Dream pop is really only as overcrowded with young artists as any other style of guitar music these days, so why is it the one that feels the most played out? Don’t even try to convince me that the popular (and often great) garage rock and punk of the last couple years has more “original ideas” or whatnot . Certainly innovation isn’t the selling point of every great record, and it’s hard to say that a band like Beach House is “ripping off” some kind of previously concocted sound anyways. Maybe, then, we can conclude it’s the qualities that dream pop has shared with so many other come-and-gone microgenres and trends in this young decade’s DIY music that have weighed it down, the most obvious of which are the thick layers of reverb that have lately come to be widely seen as less of an “effect” than a mask, often hiding low production values and melodic weakness behind a washed out haze.
I was originally turned onto Widowspeak because they were compared to Mazzy Star, a band whose organic instrumentation, direct songwriting, and relative lack of effects is barely recognizable as dream pop by today’s standards. And it’s worth noting that the comparison is very apt, and not just for the reasons one might expect. Vocalist Molly Hamilton does sound often uncannily like Hope Sandoval, and Widowspeak is more likely to implement clean leads and traditional instrumentation than they are unrecognizably manipulated guitars or vocal effects–songs like “Perennials” and “Devil Knows” recall the success of Real Estate’s wistful, wandering pop tunes on Days with a slightly more starry-eyed twist. But Widowspeak is also like Mazzy Star in that they’re just as likely to pull out a left-field jam like “Mary Of Silence” as they are any of their moongazing indie pop numbers. Moody pieces like “Locusts” and “Sore Eyes” are some of the most striking on the record, but also some of the slowest to reveal themselves.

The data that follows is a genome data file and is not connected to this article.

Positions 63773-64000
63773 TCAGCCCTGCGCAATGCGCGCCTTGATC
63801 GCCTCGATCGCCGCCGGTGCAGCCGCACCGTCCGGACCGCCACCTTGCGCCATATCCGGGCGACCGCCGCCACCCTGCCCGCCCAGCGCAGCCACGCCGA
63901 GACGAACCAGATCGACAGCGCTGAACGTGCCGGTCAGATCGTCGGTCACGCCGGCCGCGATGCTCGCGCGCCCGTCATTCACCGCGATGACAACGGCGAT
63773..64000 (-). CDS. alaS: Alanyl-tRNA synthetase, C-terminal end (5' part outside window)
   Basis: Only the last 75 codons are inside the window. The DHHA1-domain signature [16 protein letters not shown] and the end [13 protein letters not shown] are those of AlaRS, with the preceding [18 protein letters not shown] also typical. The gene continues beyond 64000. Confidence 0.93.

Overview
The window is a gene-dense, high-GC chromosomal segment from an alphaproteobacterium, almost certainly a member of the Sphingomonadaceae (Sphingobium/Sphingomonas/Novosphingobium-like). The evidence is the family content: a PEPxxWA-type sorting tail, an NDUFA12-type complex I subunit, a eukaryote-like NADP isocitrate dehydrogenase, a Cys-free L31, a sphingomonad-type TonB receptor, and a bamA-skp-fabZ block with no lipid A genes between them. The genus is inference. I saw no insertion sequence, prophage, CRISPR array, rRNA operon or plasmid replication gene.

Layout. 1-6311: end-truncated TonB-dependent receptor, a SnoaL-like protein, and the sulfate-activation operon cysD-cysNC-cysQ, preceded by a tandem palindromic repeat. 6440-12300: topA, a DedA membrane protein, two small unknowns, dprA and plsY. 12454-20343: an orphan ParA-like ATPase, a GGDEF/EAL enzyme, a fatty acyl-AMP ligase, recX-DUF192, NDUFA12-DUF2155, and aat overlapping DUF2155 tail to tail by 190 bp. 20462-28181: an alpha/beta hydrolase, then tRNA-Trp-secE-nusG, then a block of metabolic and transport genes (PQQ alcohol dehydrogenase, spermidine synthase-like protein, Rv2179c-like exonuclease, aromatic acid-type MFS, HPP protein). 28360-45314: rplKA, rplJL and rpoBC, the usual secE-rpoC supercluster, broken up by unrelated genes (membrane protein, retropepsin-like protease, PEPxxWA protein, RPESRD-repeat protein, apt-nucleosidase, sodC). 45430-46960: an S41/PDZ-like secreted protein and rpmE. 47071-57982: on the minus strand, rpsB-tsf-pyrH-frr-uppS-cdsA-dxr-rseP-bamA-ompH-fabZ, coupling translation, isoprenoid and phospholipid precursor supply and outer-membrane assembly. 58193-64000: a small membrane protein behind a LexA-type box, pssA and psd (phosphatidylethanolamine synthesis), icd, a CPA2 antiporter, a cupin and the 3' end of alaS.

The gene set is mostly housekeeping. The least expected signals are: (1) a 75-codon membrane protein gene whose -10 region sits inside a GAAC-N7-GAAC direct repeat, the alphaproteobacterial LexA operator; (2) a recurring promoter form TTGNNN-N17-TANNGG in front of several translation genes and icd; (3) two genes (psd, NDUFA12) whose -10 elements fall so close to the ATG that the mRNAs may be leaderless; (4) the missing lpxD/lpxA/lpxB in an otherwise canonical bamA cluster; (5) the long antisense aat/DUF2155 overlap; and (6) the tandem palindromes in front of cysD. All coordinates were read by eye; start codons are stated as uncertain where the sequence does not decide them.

In fact, Almanac’s most fatal flaw is the amount of time and attention it demands of the listener in return for its misty wares. Even the best of these songs can take two or three listens to stick or make any impression; Widowspeak often seem unconcerned with grabbing the listener’s attention, too caught up in their own reflective meanderings to concern themselves with other people, and, as such, the record has an unfortunate tendency to float past uneventfully. Worse, the only moments that do manage to break the atmosphere are the ones that grate the heaviest. The unbearably quaint “Minnewaska” and “Thick as Thieves” serve as the albums most distinctive landmarks, standing between suites of otherwise serviceable tunes as the places at which I’m most likely going to switch to something else.
Almanac’s lone moment of true brilliance, “Ballad of the Golden Hour,” set against the rest of the record’s vague aloofness, feels like Molly Hamilton and company suddenly taking a break from staring off into the distance and looking the listener straight in the eye. Like Mazzy Star’s most brilliant cut, “Fade Into You,” it benefits most from its feeling of real human connection, a feeling that Widowspeak fails to conjure anywhere else on Almanac. As it stands, the rest of the record proves to varying degrees that it’s not necessarily reverb or effects that alienate–you can sound just as distant armed with nothing but clean instrumentation and an impenetrable air of disinterest.
Plugging away since 1999, The National finally hit mainstream success with the release of their 2010 album High Violet. Of course, this entailed their first world tour, but in the new documentary Mistaken For Strangers, it’s only the backdrop for the relationship between lead singer Matt Berninger and his younger brother Tom, who had no idea that these short videos he was shooting would turn into a public document of their troubled, if still loving brotherhood.
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